When Pope Benedict made his announcement on February 11, 2013, it shook the Roman Catholic world, like a lightning bolt. Since 1415, he was the first pope in hundreds of years to effectively retire from the office of the Holy See. To most Roman Catholics, popes simply do not do that type of thing.
Anthony McCarten’s The Two Popes chronicles the story of how Joseph Ratzinger, a Bavarian born son of a policeman, would eventually become Pope Benedict, only to have his top role in the Roman Catholic Church transferred to Jorge Mario Bergoglio, a once-aspiring chemist turned Argentinian Jesuit priest, known for his work among the Latin American poor, who would himself become Pope Francis.
Ratzinger grew up in the shadow of Hitler’s Germany as a teenager, despite his father’s futile efforts to shield his son from the Nazi’s fascist control of the Germanic peoples. Young Ratzinger declared early on, that he wanted to become a Roman Catholic priest, but that was not enough to keep him from being drafted into the war, serving in an anti-aircraft unit for the defense of Munich. After the war, Ratzinger was able to continue in his theological education, and enter a career of teaching Catholic theology.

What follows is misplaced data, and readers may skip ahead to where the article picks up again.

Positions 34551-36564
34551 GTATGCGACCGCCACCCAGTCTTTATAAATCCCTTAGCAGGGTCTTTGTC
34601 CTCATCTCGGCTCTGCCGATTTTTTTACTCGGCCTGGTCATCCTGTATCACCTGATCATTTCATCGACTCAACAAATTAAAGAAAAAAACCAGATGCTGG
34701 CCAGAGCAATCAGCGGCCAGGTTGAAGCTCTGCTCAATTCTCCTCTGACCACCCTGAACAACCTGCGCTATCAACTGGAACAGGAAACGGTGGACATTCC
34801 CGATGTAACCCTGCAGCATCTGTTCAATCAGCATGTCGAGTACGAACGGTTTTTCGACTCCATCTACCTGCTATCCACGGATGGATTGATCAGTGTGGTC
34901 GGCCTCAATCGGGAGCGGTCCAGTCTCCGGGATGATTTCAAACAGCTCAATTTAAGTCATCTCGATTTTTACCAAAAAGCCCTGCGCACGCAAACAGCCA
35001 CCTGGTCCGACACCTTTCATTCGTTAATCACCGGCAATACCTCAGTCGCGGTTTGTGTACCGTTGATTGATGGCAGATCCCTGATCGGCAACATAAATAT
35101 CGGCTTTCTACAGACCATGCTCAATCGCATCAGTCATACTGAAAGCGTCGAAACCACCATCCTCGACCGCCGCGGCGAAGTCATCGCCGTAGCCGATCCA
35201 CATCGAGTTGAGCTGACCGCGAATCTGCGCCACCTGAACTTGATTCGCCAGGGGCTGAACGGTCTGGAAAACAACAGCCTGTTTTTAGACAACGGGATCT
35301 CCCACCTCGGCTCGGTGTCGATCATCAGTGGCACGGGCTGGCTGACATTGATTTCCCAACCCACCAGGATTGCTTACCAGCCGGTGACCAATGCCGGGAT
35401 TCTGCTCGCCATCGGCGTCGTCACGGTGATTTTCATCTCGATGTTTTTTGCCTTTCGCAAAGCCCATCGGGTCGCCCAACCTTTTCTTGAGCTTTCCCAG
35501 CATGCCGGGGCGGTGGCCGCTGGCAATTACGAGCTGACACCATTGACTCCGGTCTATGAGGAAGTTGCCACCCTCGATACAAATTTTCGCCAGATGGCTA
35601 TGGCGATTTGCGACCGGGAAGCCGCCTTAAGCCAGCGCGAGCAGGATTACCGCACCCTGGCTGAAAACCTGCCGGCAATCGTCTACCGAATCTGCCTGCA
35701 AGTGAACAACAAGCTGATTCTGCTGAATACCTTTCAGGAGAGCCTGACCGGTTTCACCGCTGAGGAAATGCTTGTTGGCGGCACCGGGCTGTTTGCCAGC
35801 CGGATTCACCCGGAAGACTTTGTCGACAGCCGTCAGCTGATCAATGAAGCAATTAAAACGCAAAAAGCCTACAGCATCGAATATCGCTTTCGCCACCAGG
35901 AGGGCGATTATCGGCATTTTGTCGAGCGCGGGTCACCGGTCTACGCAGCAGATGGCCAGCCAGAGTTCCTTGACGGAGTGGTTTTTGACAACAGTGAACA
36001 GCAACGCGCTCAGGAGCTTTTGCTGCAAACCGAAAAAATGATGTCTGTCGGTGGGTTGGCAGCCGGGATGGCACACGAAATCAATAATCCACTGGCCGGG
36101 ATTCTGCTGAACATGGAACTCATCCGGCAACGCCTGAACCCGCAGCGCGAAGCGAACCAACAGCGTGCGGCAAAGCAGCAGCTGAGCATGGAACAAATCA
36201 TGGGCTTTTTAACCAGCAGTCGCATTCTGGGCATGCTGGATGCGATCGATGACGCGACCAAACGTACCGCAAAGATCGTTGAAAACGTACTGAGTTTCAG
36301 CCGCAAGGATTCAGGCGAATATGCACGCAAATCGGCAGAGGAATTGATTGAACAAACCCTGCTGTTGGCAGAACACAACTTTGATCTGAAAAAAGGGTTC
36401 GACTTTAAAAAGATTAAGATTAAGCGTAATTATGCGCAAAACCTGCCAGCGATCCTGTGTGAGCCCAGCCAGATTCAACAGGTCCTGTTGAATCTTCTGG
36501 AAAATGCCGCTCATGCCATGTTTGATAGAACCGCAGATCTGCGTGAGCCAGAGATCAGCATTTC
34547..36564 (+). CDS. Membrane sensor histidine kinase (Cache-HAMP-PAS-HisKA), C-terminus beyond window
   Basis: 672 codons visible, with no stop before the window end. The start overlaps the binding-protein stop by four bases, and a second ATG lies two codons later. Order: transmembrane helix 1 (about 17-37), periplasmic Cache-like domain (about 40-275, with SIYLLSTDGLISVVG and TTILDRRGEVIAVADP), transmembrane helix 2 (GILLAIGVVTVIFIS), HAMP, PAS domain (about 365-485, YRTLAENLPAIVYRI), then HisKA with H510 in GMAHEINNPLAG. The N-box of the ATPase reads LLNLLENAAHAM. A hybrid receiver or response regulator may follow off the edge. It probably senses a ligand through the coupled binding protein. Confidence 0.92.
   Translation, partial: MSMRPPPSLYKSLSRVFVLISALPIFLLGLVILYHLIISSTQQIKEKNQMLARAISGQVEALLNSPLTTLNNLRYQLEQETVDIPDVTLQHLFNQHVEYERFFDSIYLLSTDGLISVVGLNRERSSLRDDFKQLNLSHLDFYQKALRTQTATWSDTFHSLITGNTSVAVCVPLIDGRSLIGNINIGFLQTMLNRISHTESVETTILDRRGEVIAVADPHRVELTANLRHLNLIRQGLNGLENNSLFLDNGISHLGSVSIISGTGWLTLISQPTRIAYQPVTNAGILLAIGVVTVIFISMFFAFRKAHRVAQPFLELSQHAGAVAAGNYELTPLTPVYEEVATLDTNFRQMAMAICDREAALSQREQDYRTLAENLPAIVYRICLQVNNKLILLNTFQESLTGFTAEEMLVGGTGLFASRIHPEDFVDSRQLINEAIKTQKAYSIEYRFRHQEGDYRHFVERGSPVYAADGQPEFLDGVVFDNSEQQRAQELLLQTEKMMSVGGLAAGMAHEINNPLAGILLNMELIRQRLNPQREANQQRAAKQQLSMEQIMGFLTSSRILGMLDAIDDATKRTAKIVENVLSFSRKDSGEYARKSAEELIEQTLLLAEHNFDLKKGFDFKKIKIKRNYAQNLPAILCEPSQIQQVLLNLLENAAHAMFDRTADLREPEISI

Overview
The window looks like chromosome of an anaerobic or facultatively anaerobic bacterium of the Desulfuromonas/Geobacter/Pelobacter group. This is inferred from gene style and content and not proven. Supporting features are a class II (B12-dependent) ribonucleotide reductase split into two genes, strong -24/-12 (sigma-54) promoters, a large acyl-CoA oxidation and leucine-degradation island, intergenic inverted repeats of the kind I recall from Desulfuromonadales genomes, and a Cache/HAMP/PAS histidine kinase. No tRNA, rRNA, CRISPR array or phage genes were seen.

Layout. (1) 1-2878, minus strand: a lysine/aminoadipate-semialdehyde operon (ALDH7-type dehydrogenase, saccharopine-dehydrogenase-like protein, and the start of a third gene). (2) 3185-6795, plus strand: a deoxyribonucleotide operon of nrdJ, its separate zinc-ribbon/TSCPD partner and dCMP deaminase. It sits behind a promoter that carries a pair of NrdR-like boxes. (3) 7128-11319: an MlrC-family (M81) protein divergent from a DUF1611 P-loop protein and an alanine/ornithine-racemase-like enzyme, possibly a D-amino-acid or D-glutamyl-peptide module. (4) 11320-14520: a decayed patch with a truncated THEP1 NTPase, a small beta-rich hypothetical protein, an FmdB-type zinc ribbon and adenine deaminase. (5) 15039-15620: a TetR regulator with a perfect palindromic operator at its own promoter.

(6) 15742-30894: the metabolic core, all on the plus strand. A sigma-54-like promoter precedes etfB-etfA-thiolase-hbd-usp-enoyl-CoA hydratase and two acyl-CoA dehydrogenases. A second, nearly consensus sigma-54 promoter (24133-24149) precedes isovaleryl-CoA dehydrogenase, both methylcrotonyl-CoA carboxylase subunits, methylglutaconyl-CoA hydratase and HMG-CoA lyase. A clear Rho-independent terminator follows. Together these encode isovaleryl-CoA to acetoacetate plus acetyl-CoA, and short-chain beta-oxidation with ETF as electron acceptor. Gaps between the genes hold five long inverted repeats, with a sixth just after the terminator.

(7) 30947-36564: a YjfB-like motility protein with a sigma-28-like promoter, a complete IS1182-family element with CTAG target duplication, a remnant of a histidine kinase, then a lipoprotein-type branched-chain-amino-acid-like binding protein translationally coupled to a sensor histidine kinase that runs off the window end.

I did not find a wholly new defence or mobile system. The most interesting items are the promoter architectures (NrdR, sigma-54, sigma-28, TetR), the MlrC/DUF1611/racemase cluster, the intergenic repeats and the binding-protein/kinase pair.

Most people are not aware of this, but the young Ratzinger worked alongside notable thinkers like Hans Kung at the Second Vatican Council, in the 1960s, to bring about progressive reform in the church. Yet Ratzinger ultimately backed off from his liberal leaning theology. He eventually was appointed as the head of the former “Inquisition” of the Roman Catholic Church, under Pope John Paul II. Ratzinger came to regret his earlier trajectory towards theological liberalism, becoming increasingly concerned that such progressive ideas would partner with relativism and secularism trends, to ultimately undermine the Roman Catholic faith.